I penned these thoughts a few months ago, reflecting on the historical meaning of quarantine.
Should some religious faith be quarantined?
Remember when Noah was in quarantine as it rained, while he was herding animals into his boat (Genesis 7:12)? Do you recall when Elijah climbed a mountain for quarantine (First Kings 19:8)? How about the time Jesus quarantined in the desert (Matthew 4:1-2)? Then there were the disciples in quarantine during the time between Jesus’ resurrection and his ascension (Acts 1:3). Then of course there was a long period of quarantine for the Israelites in the wilderness (Numbers 14:33). What do all these biblical stories have in common: self-isolating for forty days (or forty years as the case may be).
To quarantine is to be isolated for a period of time. We’re well award of that now, during a pandemic. What I didn’t know is that the word comes from Italian: quarantina ‘forty days,” from quaranta ‘forty.’ According to the CDC the term came into use during the Middle Ages:
“The practice of quarantine, as we know it, began during the 14th century in an effort to protect coastal cities from plague epidemics. Ships arriving in Venice from infected ports were required to sit at anchor for 40 days before landing.”
(by the way, the U.S. now has official quarantine stations in 20 cities).
Many of us have been in quarantine or know people who have. It can feel very lonely to be alone, apart, separated from others. It can also be irritating, agitating and intensely boring to have to stay in our own space for an extended period.
Which leads me to wonder:
What if some religious faith was put in quarantine for, let’s say, forty days? What would happen? Would the world change discernibly? Why even ponder these questions?
Think of the context of those biblical stories. Noah (with family and animals) was seeking shelter, protection from the flood. Elijah was seeking shelter too, even from God.
Jesus was isolating (aside for the moment, why would a divine being need to retreat, rest and pray?). The disciples were sheltered in fear, insecure, uncertain. And, the People of Israel were seeking a new land while wandering in the wilds, unclear of the way forward.
So, these were all “in quarantine” to get more clarity, do some self-reflection and discern what the next steps should be, for themselves, for their people.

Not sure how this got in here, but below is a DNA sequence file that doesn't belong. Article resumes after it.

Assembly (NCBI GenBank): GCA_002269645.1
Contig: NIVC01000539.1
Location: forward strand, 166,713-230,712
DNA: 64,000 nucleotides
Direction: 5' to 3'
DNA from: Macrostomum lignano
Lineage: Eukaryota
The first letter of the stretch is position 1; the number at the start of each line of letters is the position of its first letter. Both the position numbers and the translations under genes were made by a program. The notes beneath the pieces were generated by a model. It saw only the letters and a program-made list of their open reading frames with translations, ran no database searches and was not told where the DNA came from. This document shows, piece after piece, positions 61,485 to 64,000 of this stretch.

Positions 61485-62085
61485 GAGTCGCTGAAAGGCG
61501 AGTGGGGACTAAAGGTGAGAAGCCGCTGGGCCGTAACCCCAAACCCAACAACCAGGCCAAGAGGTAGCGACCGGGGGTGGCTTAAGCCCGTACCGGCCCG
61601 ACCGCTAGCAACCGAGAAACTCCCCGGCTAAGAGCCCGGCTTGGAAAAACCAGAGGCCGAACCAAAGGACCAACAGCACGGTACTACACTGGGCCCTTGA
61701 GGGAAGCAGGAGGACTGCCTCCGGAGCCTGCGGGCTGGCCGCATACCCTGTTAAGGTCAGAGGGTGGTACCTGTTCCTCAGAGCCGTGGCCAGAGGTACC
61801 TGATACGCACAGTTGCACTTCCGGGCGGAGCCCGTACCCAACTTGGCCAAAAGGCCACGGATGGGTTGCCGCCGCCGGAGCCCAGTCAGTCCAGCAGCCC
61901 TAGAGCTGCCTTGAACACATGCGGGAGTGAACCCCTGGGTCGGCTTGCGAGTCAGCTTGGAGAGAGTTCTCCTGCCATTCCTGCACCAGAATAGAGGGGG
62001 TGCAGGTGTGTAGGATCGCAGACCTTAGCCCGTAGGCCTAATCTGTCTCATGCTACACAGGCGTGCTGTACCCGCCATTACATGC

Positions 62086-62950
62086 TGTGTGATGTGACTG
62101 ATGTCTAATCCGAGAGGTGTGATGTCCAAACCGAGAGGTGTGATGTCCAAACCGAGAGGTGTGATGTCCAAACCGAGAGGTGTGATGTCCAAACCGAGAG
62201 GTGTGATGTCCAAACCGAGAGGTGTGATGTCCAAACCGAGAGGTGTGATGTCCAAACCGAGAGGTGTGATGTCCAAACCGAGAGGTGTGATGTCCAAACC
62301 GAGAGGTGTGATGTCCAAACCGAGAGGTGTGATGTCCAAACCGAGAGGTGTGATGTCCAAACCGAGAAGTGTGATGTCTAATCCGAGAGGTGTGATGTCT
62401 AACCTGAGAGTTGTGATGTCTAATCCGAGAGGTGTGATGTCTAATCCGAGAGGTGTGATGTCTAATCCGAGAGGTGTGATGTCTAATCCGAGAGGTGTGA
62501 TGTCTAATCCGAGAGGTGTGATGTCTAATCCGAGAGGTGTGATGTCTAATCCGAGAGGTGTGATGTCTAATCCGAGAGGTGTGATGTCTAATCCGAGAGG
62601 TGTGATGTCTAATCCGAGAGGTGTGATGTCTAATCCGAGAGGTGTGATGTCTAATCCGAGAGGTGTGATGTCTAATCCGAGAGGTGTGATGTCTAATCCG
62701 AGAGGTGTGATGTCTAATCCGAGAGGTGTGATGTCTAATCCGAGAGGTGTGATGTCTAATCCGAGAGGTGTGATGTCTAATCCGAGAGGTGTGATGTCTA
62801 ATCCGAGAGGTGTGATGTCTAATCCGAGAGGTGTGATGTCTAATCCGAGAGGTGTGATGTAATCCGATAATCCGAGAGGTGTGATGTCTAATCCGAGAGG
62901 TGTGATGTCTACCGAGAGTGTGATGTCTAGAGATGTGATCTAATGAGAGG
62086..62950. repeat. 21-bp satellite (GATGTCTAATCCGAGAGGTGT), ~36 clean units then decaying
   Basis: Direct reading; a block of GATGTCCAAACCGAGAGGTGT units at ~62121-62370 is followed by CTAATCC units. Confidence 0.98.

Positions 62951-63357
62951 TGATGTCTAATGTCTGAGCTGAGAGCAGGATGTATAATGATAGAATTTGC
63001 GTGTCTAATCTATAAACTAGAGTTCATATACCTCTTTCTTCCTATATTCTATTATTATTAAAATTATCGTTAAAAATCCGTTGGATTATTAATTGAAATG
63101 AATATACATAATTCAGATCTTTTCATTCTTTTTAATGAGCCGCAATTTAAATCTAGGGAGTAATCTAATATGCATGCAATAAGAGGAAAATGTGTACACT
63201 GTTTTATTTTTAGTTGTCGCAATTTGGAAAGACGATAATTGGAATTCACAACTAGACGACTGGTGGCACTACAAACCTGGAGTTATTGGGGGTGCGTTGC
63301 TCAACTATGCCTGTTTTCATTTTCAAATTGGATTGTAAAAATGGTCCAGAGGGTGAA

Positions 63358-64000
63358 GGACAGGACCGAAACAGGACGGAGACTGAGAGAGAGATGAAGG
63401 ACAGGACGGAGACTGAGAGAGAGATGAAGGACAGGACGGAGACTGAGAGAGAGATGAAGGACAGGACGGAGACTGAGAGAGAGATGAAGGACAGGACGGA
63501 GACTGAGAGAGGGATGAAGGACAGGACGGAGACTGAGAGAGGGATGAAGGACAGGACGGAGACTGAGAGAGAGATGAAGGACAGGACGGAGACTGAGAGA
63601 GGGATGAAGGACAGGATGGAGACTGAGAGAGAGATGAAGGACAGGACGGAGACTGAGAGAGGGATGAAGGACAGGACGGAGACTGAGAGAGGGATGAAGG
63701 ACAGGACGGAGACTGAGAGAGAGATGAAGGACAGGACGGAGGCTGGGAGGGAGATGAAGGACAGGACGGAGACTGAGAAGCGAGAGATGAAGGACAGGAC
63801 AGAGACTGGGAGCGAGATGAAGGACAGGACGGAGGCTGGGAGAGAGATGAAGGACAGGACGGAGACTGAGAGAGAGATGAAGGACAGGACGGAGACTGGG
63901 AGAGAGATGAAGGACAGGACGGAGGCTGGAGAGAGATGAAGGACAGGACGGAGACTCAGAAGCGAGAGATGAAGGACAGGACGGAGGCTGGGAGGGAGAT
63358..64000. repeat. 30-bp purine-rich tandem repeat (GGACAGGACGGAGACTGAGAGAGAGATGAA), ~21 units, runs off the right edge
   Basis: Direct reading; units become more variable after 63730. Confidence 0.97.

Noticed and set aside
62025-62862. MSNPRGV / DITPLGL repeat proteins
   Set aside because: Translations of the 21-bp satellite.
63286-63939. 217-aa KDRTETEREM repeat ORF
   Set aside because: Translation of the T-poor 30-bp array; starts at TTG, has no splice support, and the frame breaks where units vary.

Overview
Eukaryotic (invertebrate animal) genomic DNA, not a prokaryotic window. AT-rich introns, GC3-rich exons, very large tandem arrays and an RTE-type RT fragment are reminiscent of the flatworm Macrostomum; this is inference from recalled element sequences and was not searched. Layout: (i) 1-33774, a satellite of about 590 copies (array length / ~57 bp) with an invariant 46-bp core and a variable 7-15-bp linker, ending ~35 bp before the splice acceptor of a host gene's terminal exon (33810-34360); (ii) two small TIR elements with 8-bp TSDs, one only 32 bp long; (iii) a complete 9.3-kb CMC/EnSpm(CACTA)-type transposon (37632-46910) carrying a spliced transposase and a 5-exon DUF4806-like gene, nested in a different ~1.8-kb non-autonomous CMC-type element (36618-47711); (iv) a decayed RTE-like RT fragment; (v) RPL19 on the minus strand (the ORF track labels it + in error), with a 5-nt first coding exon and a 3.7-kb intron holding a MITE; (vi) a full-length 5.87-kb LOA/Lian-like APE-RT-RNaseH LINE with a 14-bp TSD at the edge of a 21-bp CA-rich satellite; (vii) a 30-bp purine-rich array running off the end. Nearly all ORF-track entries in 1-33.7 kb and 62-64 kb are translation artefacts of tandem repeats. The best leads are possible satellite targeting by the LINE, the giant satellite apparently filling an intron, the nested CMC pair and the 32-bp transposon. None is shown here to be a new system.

As I see it, if more of the religious community took that time to do those things, to gain a better, clearer perspective of what their faith means in the world today, what more they could do to live the essence of their beliefs, maybe something very good might emerge from the floods, the caves, the deserts and the upper rooms.
Religions could re-emerge from isolation, confident of being virus-free (free from the disease of a contagious creed or credulity).
On the other hand, maybe I have this backward. Could it be that religious faith is, in many ways, already in self-isolation, in self-imposed quarantine from the world? (“keep oneself unstained by the world,” the Letter of James 1:27). As much faith is fearfully seeking protection from perceived threats of a perceived hostile culture, perhaps the faithful need to recover a wider, wiser kind of faith, a trust in the present, secular world.
Yes, maybe that’s it. Let’s turn this whole analogy around. It’s time for religious faith to come out, to risk “contamination” in the wider world where so many are isolated for other reasons.
One thing about quarantine: apart from protecting from disease, it can help clear out the toxics in the system so you can come out healthier and join the non-isolated community in making the world healthier. The host of religions might just discover a way to fight other plagues—plagues of poverty, injustice, violence, war.
I wonder, during the plague in the Middle Ages, did the authorities who decided to quarantine people for forty days get that number of days directly from the Bible? Did they think that was a holy or magic number that would purify or protect? I’m not sure.
For some of us, a period of quarantine, for 14 or 40 days, could remind us though we’re isolated, separated from others, it’s for our good and theirs—we know we’re not alone in this. We share human vulnerability and fragility, and hold to a common trust in the amazing work of science. We are grateful for our own persistent resilience.
As with other quarantines in history, we can learn when we need to seek shelter and when we have been sheltered too long. Either way, we know health is essential, in the human body, human society and in religious faith as well.